The government of South Sudan has surprised the world by proposing to increase work permit fees to a massive $10,000. Aid workers around the world have long been under pressure to hire more local workers, or at least more from Africa. South Sudan had already increased the visa fee earlier in March for all foreign workers although the United Nations managed to get the government to exempt foreign aid workers from this rise. The war-torn country is heavily reliant on aid especially at the moment when severe drought has added to the humanitarian crisis in the country.
Aid workers are dismayed at the increases. Casual workers’ fees have risen from $100 to $1000, while so called blue collar workers have had their fees increased to $2000 up from $150 and the visa class for professionals has seen the largest increase from an already high $3000 to a massive $10,000.
Many work permit fees are higher in countries that rely on as they use them as a valuable additional source of income but there is concern from the aid agencies and NGO’s that these hike will deter aid workers and divert much needed funds away from providing the critical aid that many of those in the country desperately need.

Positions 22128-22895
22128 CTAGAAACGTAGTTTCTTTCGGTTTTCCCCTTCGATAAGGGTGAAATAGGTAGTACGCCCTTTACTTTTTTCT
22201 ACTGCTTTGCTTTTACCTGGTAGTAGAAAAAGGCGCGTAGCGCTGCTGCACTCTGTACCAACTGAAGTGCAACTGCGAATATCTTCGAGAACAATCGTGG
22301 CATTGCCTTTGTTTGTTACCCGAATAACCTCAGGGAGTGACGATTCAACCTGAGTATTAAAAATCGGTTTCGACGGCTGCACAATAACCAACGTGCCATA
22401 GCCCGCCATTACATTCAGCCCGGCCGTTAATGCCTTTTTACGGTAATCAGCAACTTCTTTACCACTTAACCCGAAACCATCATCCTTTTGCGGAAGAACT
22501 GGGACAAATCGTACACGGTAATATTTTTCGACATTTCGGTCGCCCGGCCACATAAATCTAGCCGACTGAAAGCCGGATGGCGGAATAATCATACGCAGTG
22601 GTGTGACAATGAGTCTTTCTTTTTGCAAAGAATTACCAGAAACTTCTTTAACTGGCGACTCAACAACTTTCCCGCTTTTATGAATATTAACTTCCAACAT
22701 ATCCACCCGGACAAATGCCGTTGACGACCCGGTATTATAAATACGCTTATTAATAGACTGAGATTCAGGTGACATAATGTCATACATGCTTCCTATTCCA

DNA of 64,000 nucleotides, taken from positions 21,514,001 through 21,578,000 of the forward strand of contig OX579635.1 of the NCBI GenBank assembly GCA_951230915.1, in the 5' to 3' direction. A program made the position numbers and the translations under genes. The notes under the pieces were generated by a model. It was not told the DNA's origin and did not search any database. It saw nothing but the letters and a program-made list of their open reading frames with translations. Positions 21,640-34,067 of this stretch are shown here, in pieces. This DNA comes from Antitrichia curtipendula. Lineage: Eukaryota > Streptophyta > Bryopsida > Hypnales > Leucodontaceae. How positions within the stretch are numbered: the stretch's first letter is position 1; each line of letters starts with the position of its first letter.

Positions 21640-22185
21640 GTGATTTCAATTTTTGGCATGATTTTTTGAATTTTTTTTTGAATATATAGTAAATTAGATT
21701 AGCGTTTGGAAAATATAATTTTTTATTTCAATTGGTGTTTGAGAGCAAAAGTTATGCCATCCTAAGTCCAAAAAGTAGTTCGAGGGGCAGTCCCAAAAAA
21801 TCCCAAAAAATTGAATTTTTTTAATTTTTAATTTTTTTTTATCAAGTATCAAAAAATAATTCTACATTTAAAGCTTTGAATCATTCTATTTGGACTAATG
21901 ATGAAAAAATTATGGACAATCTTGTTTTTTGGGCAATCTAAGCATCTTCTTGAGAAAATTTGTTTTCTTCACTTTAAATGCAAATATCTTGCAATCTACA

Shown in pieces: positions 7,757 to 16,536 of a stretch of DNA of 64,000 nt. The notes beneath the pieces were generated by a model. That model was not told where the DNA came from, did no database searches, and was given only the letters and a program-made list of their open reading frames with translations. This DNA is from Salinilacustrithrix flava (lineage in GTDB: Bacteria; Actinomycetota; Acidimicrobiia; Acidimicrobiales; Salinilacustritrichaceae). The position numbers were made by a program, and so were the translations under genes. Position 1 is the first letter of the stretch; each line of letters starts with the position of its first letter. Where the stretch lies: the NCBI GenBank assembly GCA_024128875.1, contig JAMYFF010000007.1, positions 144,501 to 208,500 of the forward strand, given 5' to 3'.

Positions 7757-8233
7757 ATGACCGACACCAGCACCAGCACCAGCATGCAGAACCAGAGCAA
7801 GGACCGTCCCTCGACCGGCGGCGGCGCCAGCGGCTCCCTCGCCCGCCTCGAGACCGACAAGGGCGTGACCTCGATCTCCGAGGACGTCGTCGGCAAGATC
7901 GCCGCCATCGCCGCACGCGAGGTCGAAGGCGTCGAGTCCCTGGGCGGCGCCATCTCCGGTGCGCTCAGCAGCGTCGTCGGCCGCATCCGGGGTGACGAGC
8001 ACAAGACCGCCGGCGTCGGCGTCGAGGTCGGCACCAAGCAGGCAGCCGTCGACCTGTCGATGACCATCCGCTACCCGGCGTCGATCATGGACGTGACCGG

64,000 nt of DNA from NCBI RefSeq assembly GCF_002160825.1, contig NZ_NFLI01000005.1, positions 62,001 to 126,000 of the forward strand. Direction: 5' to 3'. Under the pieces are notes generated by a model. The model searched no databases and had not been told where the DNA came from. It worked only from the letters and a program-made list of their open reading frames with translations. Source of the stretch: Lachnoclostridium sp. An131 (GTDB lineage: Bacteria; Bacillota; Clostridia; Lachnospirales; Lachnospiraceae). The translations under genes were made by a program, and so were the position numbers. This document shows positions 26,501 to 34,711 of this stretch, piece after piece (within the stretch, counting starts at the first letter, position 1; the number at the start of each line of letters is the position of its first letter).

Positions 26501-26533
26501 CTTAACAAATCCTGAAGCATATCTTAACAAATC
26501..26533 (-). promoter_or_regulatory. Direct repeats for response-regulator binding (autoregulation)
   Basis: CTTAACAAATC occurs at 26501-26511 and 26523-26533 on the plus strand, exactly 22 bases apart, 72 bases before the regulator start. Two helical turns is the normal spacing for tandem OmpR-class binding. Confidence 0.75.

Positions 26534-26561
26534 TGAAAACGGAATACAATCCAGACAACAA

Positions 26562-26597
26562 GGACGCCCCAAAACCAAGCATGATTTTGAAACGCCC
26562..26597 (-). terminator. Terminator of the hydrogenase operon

The move comes in the wake of other African countries tightening up on visas for aid workers. Kenya has recently targeted aid workers who jump from one organisation to another, and has put pressure on the NGO’s to show that jobs given to aid workers will eventually be given to local Kenyan’s once they are trained. Uganda too believe that locals are losing out to foreign aid workers and stress that wherever possible jobs should go to local workers and not foreign workers. South Sudan hopes that these visa hikes will go some way to redressing the balance and passing jobs back to the local workforce.